2. GLSEN Safe Space Kit: While not directly related to teaching history, it’s important that teachers make an effort to create a welcoming, supportive classroom environment for LGBTQ+ students. GLSEN (Gay, Lesbian and Straight Education Network) is an organization committed to ending discrimination and bullying based on sexual orientation, gender identity, and gender expression. This resource provides teachers with guidance on how to be a better ally. It includes the following strategies: how to determine and check any implicit anti-LGBTQ+ bias; how to respond to anti-LGBTQ+ behavior that may occur in the classroom; and specific actions teachers can take to show their support. 
  3. Columbia Journalism Review: “How the World ‘Queer’ Was Adopted by the LGBTQ Community”: When reading and learning about LGBTQ+ literature and history, educators may come across the word, “queer,” historically a slur that has since been reclaimed by some members of the LGBTQ+ community. Understanding the history of the term and how it is used today is an important step in becoming familiar with the vernacular and  vocabulary some LGBTQ+ students may choose to identify with. 

Resources 

Lesson Plans

  1. Teaching LGBTQ History: Our Family Coalition created this resource after the FAIR Education Act was passed in California, making it the first state to require LGBTQ+ as part of the school curriculum. It includes a wealth of lesson plans on LGBTQ+ moments in history, as well as lessons on LGBTQ+ identities and issues. While it was originally designed for California’s social studies curriculum, the lesson plans provide a starting point for implementation in your own classroom.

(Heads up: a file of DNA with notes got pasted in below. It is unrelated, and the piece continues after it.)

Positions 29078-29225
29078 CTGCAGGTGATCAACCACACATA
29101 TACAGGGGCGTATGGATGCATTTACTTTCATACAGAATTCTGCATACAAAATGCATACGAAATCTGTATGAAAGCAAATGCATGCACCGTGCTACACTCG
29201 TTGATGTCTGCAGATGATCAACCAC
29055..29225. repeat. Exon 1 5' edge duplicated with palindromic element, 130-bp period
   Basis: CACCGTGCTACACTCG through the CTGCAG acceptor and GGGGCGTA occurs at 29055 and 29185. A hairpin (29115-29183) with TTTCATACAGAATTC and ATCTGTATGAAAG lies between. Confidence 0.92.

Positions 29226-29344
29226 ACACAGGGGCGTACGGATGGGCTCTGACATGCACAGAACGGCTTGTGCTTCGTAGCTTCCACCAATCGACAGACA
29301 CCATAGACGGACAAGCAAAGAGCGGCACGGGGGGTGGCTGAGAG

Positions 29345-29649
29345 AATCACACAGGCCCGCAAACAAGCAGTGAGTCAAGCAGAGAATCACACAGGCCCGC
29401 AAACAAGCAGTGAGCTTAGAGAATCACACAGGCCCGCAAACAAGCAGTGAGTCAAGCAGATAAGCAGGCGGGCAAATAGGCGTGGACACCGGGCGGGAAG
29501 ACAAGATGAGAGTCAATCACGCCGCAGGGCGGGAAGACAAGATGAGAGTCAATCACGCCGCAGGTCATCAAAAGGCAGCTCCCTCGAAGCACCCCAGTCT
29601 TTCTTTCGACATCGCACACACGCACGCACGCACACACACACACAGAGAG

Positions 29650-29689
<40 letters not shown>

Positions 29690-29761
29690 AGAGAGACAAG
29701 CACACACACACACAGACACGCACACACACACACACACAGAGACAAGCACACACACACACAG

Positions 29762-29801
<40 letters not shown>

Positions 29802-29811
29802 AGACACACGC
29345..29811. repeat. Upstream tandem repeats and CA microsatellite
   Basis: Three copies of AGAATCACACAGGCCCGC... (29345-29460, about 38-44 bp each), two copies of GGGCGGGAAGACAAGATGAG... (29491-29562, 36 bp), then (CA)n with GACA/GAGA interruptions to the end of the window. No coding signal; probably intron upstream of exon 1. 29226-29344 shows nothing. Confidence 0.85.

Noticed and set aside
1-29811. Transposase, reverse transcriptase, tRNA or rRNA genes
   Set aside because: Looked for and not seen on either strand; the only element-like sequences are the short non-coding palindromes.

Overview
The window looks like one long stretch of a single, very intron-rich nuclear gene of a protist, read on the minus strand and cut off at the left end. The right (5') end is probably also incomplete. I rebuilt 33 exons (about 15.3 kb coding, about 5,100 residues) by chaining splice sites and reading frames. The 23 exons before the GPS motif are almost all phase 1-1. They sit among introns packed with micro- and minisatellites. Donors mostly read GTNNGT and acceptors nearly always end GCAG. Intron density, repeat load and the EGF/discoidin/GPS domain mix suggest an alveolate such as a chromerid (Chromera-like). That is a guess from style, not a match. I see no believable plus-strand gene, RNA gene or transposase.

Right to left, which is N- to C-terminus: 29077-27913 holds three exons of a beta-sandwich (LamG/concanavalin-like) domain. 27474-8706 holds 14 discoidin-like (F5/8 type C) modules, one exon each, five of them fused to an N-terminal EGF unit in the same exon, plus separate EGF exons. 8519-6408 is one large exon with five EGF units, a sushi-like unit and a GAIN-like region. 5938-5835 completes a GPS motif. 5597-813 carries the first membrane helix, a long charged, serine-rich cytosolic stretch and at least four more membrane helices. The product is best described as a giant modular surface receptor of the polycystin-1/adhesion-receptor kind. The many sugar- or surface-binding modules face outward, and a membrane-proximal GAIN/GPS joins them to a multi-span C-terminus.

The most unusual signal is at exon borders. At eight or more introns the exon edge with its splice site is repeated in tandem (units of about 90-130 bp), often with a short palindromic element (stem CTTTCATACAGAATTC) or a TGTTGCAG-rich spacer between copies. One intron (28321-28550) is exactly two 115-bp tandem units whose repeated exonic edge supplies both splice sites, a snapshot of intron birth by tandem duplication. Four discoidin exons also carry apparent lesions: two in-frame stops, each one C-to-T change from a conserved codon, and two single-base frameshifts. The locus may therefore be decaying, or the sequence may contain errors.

2. LGBTQ+ Foundation Lesson Plans: ONE Archives Foundation, Inc. is the oldest active LGBTQ+ organization in the United States and is the independent community partner of the ONE National Gay and Lesbian Archives at the University of Southern California libraries. The organization promotes their resources through educational initiatives, fundraising, and a range of public programs. Like the above resource, these free lesson plans are designed to comply with the FAIR Education Act. The ONE Archives Foundation also has a series of LGBTQ+ history webinars for K-12 teachers available on their website that can provide further guidance.